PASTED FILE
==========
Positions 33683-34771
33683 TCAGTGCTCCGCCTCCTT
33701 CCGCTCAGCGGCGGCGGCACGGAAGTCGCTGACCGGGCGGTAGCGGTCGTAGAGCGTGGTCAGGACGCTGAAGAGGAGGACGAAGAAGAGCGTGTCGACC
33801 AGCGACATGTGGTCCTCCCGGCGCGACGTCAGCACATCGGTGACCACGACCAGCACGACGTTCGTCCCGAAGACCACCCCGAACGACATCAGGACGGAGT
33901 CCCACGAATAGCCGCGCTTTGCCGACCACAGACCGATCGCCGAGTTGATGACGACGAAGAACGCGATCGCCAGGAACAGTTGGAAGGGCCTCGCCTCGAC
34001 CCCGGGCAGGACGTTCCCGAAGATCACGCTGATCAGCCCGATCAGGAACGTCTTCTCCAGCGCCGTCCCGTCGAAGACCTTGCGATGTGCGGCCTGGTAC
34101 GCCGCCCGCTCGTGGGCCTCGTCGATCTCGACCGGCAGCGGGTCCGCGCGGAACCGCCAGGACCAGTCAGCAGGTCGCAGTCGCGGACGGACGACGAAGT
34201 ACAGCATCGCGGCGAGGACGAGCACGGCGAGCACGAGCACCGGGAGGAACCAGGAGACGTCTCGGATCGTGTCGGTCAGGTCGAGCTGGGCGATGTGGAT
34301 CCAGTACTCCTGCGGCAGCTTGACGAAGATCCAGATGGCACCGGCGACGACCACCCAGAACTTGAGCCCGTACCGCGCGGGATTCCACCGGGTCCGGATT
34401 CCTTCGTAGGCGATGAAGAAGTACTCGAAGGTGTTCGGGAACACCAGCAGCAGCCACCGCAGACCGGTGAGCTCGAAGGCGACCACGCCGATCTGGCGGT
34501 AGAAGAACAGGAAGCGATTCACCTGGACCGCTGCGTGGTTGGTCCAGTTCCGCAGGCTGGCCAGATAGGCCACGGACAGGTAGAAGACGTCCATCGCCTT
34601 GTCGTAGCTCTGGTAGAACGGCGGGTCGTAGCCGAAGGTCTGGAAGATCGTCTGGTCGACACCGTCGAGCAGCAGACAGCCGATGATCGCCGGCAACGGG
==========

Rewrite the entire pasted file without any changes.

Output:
Positions 33683-34771
33683 TCAGTGCTCCGCCTCCTT
33701 CCGCTCAGCGGCGGCGGCACGGAAGTCGCTGACCGGGCGGTAGCGGTCGTAGAGCGTGGTCAGGACGCTGAAGAGGAGGACGAAGAAGAGCGTGTCGACC
33801 AGCGACATGTGGTCCTCCCGGCGCGACGTCAGCACATCGGTGACCACGACCAGCACGACGTTCGTCCCGAAGACCACCCCGAACGACATCAGGACGGAGT
33901 CCCACGAATAGCCGCGCTTTGCCGACCACAGACCGATCGCCGAGTTGATGACGACGAAGAACGCGATCGCCAGGAACAGTTGGAAGGGCCTCGCCTCGAC
34001 CCCGGGCAGGACGTTCCCGAAGATCACGCTGATCAGCCCGATCAGGAACGTCTTCTCCAGCGCCGTCCCGTCGAAGACCTTGCGATGTGCGGCCTGGTAC
34101 GCCGCCCGCTCGTGGGCCTCGTCGATCTCGACCGGCAGCGGGTCCGCGCGGAACCGCCAGGACCAGTCAGCAGGTCGCAGTCGCGGACGGACGACGAAGT
34201 ACAGCATCGCGGCGAGGACGAGCACGGCGAGCACGAGCACCGGGAGGAACCAGGAGACGTCTCGGATCGTGTCGGTCAGGTCGAGCTGGGCGATGTGGAT
34301 CCAGTACTCCTGCGGCAGCTTGACGAAGATCCAGATGGCACCGGCGACGACCACCCAGAACTTGAGCCCGTACCGCGCGGGATTCCACCGGGTCCGGATT
34401 CCTTCGTAGGCGATGAAGAAGTACTCGAAGGTGTTCGGGAACACCAGCAGCAGCCACCGCAGACCGGTGAGCTCGAAGGCGACCACGCCGATCTGGCGGT
34501 AGAAGAACAGGAAGCGATTCACCTGGACCGCTGCGTGGTTGGTCCAGTTCCGCAGGCTGGCCAGATAGGCCACGGACAGGTAGAAGACGTCCATCGCCTT
34601 GTCGTAGCTCTGGTAGAACGGCGGGTCGTAGCCGAAGGTCTGGAAGATCGTCTGGTCGACACCGTCGAGCAGCAGACAGCCGATGATCGCCGGCAACGGG